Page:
Keywords: microsimulation, participation, employment, retirement, education, policy evaluation.
    JEL: E24 H3 H55 I2 J1 J2 J6 N4 O52 C63
    Date: 2006
  3. By: Fent, Thomas
    Abstract: How individual behaviour is determined or at least influenced by social norms is one of the classic questions of social theory. We consider a norm as a rule guiding individual decisions concerning rituals, beliefs, traditions, and routines. Whenever coordinated behaviour is enforced without the help of an authority, this may be due to social norms. The individual being in the situation of taking a decision at the micro level is guided by social norms imposed at the macro level. The set of all individual decisions in a society generates the macro level behaviour of the system which may strengthen or weaken the existing social norms. Thus, the long run development of social norms is the result of collective dynamics within a social network. We use an agent based simulation model to investigate the emergence, stability, and replacement of social norms within a population of artificial agents. A social network connecting the agents serves to communicate the social norms and the actual behaviour among the agent population. The agents in the network possess two types of links connecting them with their ingroup and with their outgroup, respectively. Agents have the desire to be associated and accepted by the members of their ingroup and they want to be different from the members of their outgroup. Consequently, they derive a utility from adhering to the social norm of their ingroup and from deviating from the social norm of their outgroup. Agents may adopt their behaviour according to the norms given by their ingroup and outgroup. Thus, our model explains under what conditions social norms prevail within a subgroup of the society or even become global norms being respected within the whole population.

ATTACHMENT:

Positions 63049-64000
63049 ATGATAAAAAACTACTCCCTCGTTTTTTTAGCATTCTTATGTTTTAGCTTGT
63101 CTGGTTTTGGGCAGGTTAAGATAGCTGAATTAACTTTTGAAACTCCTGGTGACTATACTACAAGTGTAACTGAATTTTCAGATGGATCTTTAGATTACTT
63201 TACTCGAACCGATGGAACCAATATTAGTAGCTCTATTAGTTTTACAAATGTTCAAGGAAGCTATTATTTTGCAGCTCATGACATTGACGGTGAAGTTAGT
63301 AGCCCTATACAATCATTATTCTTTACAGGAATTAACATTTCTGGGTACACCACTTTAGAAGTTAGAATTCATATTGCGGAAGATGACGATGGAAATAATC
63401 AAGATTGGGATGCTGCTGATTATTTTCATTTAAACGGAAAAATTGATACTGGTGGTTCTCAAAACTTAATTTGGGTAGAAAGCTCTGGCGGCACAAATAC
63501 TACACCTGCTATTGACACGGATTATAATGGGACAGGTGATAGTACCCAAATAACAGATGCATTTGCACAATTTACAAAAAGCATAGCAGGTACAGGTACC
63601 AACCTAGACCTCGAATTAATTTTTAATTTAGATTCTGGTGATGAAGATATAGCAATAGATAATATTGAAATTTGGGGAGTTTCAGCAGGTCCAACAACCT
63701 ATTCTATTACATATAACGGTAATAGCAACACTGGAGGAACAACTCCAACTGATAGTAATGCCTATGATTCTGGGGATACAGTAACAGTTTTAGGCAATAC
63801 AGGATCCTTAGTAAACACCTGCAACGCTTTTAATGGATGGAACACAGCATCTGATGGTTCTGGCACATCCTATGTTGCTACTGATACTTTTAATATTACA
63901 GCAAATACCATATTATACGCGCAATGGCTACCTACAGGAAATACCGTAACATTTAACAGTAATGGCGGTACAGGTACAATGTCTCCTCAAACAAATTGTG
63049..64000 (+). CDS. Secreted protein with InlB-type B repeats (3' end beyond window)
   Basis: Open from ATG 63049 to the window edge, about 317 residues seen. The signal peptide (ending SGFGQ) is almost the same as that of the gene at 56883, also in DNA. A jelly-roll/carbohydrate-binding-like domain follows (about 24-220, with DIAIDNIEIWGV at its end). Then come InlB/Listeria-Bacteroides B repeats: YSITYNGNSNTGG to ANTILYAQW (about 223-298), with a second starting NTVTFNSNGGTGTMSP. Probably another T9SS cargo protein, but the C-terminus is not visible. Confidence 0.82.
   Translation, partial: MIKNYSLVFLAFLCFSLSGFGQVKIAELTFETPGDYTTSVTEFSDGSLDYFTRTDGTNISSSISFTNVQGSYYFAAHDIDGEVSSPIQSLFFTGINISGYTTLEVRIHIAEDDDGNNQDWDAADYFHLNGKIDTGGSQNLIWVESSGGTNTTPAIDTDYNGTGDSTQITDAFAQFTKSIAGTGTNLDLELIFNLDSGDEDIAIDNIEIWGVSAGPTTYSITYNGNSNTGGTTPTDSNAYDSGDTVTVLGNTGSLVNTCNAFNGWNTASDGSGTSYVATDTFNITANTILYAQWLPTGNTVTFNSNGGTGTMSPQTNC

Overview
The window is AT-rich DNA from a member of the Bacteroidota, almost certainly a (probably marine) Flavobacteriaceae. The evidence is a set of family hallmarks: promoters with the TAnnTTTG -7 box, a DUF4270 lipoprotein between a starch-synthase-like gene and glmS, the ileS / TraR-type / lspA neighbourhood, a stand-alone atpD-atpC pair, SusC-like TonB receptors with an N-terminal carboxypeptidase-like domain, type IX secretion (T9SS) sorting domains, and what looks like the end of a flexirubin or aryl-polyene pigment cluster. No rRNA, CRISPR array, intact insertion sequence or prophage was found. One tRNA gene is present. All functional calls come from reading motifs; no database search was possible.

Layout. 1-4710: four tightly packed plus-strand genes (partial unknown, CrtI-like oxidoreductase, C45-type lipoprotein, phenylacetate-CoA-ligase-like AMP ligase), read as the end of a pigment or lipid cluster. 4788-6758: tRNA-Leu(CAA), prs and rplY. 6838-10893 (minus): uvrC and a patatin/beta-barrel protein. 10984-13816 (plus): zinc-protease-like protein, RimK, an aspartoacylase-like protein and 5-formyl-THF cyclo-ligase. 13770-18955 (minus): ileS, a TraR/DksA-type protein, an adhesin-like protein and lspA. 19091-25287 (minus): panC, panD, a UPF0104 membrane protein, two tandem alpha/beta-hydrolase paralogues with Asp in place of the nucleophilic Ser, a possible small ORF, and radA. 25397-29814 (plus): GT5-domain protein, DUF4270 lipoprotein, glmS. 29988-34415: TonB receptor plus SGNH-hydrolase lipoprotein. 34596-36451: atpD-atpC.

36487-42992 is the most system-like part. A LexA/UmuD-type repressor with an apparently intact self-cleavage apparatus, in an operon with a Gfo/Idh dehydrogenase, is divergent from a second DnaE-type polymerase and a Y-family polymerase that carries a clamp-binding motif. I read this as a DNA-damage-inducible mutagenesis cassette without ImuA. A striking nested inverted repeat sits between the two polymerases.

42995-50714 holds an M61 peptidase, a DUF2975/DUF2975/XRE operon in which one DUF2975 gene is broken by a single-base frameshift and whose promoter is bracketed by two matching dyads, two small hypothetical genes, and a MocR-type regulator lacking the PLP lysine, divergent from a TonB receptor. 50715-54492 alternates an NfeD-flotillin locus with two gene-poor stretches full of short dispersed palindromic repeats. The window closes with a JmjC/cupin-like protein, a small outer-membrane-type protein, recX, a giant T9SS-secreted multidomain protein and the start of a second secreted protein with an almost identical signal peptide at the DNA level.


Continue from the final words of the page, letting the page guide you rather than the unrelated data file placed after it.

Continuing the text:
Keywords: social norms; sociel networks; social interaction; collective social dynamics; ingroup; outgroup; agent based modelling
    JEL: C63 C61 Z13 D85
    Date: 2006–02–23
  4. By: Trimborn, Timo
    Abstract: We derive the well-known continuity principle for adjoint variables for preannounced or anticipated changes in parameters for continuous-time, infinite-horizon, perfect foresight optimization models. For easy and intuitive numerical computation of the resulting multi point boundary value problem we suggested to simulate the resulting differential algebraic system representing the first order conditions. By ensuring that the state variables and the adjoint variables are continuous, potential jumps in the control variables are calculated automatically. This can be easily conducted with the relaxation algorithm as proposed by Trimborn et al. (2007). We solve a Ramsey model extended by an elementary Government sector numerically. Simulations of a preannounced increase in the consumption tax show a qualitative different pattern depending on the intertemporal elasticity of substitution.
    Keywords: anticipated shocks; continuous-time optimization; numerical solution
    JEL: C61 C63 O40
    Date: 2007–04
  5. By: Rizwana Siddiqui